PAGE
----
But, if the defendant proves that he was not aware of the date of infringement and had no reasonable ground for believing that the copyright still existed, the plaintiff will not be entitled to any remedy or profits which were made by the defendant through the sale of the infringing copies.
Triller – short video platform
Triller is an American short video-sharing social networking app. It allows users to create and share short videos, including videos that are automatically in synchronization to the music through artificial intelligence. Triller is available for both iOS and Android software systems. Earlier the app only had a video editing feature but later on, the social networking features were added to it. In 2015, Triller was launched by co-founders Sammy Rubin and David Leiberman.
Triller is headquartered in Los Angeles, California, and Mike Lu is its current President and CEO. To date, Triller has raised over $100 million from several bank investments, Hollywood Studios, and several Media houses. During the 2020 pandemic, the app gained popularity in India and the United States. It became popular in India after Tik Tok faced a ban in India and it resulted in Triller registering more than 40 million downloads within 24 hours.
In November 2020, Triller expanded into sports promotion, distributing a pay-per-view boxing event between famous boxing champions like Mike Tyson and Roy Jones Jr. that also included appearances by famous sports, music, and entertainment personalities. Later, Triller announced a partnership with celebrities to further promote the boxing events.
How Triller works
The Triller app allows users to create short music videos, lip-sync, and skits videos that contain background music. The app’s highlight feature is its special auto-editing tool, which uses artificial intelligence to automatically combine separate video clips without the user having to do it themselves. After combining the individual clips, users can replace, rearrange, add filters, and even text to the clips as they wish.
When making a video, users have a choice to make a “music video” or “social video”. A social video does not require the user to add music in the background, unlike a music video. Users also have the option to link their accounts with Spotify or Apple Music so that they can incorporate their playlists.
The project folder stores the incomplete videos of the user and once they are ready the user can share the video via the app on social media platforms like Instagram, Facebook, Whats App, Twitter, and YouTube. The videos shared can be downloaded through links in text messages.
The app is divided into three video feeds and they are:
- Creators that the user follows.
- The social feed shows the trending videos by verified users.
- Music feed which features exclusive music videos.
Triller accounts can be both public or private. When an account is public, any user can view the videos on that account and when the account is private, only permitted users can view the videos on that particular account. The private account users have the option of changing their privacy settings on individual videos from private to public, making only selected videos to be viewed publicly on the app.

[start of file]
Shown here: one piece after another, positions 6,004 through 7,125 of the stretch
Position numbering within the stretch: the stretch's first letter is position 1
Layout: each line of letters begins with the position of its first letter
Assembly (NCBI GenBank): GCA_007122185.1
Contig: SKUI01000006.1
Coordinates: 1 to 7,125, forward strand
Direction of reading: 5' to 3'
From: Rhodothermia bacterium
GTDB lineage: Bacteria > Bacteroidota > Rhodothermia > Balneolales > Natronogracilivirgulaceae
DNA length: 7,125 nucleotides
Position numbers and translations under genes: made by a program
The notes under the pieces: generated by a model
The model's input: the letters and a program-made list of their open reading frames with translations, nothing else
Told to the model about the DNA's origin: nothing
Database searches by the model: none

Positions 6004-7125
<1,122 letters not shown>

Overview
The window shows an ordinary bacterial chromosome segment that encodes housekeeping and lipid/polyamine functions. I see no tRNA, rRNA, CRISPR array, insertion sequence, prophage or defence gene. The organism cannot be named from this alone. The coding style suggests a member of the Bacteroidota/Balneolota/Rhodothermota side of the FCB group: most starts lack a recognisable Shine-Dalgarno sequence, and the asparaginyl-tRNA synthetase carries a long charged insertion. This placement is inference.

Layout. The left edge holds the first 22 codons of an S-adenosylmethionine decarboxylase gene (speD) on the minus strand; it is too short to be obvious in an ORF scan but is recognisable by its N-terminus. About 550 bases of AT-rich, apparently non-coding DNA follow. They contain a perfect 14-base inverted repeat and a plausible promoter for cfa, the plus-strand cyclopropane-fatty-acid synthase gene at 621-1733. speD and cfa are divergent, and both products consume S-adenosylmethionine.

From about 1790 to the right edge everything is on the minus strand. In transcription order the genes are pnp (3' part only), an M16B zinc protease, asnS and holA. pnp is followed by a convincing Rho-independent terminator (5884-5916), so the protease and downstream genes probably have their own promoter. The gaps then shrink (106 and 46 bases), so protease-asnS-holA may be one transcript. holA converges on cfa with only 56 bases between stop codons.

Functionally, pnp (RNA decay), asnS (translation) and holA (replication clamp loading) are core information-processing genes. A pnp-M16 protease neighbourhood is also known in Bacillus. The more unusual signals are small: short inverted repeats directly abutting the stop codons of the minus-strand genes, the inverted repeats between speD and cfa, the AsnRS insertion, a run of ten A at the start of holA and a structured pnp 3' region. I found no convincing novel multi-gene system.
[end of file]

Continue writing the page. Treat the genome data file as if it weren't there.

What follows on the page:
How one can properly use or upload someone else’s content : some guidelines
Let’s look at the example of Youtube’s strict policies about copyright infringement. YouTube’s content uploading policy has strict rules with regard to copyright infringement. It uses the Content ID algorithm which then automatically compares the digital fingerprint of the uploaded videos against a database for detecting any copyright issue. YouTube has found a new way to soften copyright trolling and reduce the risk of receiving strikes. The YouTube Studio’s desktop version includes the ‘Checks’ feature that automatically checks for a copyright infringement/violation when the uploading process is taking place. This acts as a tool for content creators to identify any possible copyright violations before they even occur.
A simple procedure followed step by step by clarifying your intention that it is for a good cause and not to cheat can reduce many stressful situations when slammed with copyright infringement. One way to check is to presume that any created work you come across is protected under copyright law. In the absence of a precise statement from the copyright owner on a work that states it is in the public domain, there is a good chance that someone owns the rights to it. To gain permission, you can follow the given steps:
- It is important to know who is/are the copyright owner or owners of the content. (For example, third-party companies to facilitate licensing opportunities are used by some owners/owners). Creative Commons is one such non-profit company that provides public copyright licenses to enable the free distribution of copyrighted work.
- One should read the terms and conditions with any license and understand exactly how the content can be used and whether there are any limitations on the use.
- The next step is to seek consent from the owner/owners. Requesting use of the intellectual property one wishes from either the copyright owner or its third-party licensing facilitator is clarifying the intentions for the use.
- When one’s request for use is approved, one may use the intellectual property but it has to be as per the terms and conditions agreed upon with the owner/owners.